Lord Birkenhead LC
Does voluntary drunkenness be treated as an excuse for criminal misconduct?
Lord Birkenhead LC upheld the appeal filed and held that “Under the law of England as it prevailed until early in the 19th century voluntary drunkenness was never an excuse for criminal misconduct; and indeed, the classic authorities broadly assert that voluntary drunkenness must be considered rather an aggravation than a defense. This view was in terms based upon the principle that a man who by his own voluntary act debauches and destroys his will power shall be no better situated in regard to criminal acts than a sober man.
Where a specific intent is an essential element in the offence, evidence of a state of drunkenness rendering the accused incapable of forming such an intent should be taken into consideration in order to determine whether he had in fact formed the intent necessary to constitute the particular crime. If he was so drunk that he was incapable of forming the intent required he could not be convicted of a crime which was committed only if the intent was proved. ... In a charge of murder based upon intention to kill or to do grievous bodily harm, if the jury are satisfied that the accused was, by reason of his drunken condition, incapable of forming the intent to kill or to do grievous bodily harm ... he cannot be convicted of murder. But nevertheless, unlawful homicide has been committed by the accused, and consequently he is guilty of unlawful homicide without malice aforethought, and that is manslaughter”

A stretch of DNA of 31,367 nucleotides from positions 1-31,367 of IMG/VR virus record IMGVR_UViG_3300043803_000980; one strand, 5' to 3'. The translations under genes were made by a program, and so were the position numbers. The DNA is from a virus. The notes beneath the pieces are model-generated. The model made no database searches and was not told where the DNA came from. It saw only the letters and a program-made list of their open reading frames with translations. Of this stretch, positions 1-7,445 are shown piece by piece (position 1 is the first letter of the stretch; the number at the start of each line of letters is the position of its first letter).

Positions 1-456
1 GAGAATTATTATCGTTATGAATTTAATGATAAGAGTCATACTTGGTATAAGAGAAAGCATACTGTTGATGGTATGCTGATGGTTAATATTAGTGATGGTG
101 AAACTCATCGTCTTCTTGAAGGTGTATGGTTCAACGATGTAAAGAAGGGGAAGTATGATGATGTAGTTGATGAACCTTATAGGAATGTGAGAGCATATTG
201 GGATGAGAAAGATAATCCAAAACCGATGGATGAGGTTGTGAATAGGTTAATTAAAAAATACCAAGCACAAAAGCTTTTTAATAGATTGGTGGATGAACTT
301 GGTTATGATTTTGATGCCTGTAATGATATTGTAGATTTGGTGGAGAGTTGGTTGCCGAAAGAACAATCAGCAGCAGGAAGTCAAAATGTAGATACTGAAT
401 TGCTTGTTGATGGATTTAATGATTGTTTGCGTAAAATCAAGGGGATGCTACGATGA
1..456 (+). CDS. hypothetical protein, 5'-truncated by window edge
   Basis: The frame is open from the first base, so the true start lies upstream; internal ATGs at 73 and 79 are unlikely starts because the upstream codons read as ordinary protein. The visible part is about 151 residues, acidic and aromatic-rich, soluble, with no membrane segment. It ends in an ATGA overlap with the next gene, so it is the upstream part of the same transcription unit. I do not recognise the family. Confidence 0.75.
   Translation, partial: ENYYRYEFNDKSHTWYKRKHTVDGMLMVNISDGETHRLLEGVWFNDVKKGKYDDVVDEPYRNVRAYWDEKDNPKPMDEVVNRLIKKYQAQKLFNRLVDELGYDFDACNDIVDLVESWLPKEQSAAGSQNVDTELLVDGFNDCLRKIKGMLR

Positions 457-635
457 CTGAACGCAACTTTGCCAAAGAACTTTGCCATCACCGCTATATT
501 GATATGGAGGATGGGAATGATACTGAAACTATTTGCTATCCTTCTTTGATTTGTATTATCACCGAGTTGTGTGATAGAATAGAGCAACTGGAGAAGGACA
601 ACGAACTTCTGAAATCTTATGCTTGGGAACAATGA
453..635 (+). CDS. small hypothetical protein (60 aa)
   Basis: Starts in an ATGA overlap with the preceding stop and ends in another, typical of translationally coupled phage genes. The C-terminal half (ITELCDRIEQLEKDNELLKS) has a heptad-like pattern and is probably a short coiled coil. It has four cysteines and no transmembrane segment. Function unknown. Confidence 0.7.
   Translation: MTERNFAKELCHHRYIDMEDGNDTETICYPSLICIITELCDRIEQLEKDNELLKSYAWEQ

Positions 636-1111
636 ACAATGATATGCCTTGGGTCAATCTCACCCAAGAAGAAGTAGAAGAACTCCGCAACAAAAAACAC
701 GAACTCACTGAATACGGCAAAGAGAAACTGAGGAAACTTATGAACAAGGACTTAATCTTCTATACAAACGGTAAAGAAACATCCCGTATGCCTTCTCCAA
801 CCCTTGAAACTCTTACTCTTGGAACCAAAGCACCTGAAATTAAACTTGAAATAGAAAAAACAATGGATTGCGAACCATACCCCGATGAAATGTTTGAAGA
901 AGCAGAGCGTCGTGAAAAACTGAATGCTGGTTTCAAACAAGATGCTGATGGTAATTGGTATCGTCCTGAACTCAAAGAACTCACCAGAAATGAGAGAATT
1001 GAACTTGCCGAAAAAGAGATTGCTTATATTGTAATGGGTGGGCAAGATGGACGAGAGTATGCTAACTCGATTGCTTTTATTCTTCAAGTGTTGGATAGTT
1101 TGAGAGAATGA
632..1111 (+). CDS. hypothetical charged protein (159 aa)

-Para 3 (DPP v Beard)